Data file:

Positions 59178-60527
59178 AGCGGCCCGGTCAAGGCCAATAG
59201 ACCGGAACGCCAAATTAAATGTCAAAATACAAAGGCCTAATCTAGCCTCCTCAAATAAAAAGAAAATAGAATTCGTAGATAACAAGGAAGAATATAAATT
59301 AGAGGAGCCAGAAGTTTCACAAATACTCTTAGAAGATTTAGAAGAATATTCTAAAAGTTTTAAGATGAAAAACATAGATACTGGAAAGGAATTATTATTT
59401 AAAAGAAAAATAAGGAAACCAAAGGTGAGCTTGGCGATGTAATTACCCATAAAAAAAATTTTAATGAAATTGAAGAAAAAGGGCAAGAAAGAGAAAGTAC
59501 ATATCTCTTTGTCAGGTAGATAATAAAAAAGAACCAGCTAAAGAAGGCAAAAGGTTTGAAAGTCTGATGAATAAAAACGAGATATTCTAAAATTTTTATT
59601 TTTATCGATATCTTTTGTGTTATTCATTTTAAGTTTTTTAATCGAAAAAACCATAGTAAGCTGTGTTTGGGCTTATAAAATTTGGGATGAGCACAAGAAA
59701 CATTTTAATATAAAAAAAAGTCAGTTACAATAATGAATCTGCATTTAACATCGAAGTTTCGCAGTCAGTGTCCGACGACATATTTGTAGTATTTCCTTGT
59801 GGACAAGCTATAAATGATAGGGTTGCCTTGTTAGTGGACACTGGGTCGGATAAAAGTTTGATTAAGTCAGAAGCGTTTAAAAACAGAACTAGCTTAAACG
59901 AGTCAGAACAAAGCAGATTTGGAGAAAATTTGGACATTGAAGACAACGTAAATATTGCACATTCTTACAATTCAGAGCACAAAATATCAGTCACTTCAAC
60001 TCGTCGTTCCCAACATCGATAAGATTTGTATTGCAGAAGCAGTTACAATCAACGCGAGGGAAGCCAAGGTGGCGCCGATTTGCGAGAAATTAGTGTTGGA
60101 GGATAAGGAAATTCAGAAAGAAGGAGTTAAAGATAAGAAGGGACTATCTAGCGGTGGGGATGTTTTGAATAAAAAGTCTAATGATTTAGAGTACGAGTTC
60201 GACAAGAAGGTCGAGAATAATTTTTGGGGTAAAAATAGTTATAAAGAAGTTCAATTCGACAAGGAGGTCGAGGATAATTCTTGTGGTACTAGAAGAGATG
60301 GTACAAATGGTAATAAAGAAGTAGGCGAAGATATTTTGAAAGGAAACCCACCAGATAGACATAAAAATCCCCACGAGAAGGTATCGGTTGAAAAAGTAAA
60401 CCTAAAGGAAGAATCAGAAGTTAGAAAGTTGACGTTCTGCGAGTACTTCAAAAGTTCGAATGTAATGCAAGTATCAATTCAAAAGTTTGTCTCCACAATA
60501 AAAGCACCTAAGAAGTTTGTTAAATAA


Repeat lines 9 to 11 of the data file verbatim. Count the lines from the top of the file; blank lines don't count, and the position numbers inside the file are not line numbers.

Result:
59801 GGACAAGCTATAAATGATAGGGTTGCCTTGTTAGTGGACACTGGGTCGGATAAAAGTTTGATTAAGTCAGAAGCGTTTAAAAACAGAACTAGCTTAAACG
59901 AGTCAGAACAAAGCAGATTTGGAGAAAATTTGGACATTGAAGACAACGTAAATATTGCACATTCTTACAATTCAGAGCACAAAATATCAGTCACTTCAAC
60001 TCGTCGTTCCCAACATCGATAAGATTTGTATTGCAGAAGCAGTTACAATCAACGCGAGGGAAGCCAAGGTGGCGCCGATTTGCGAGAAATTAGTGTTGGA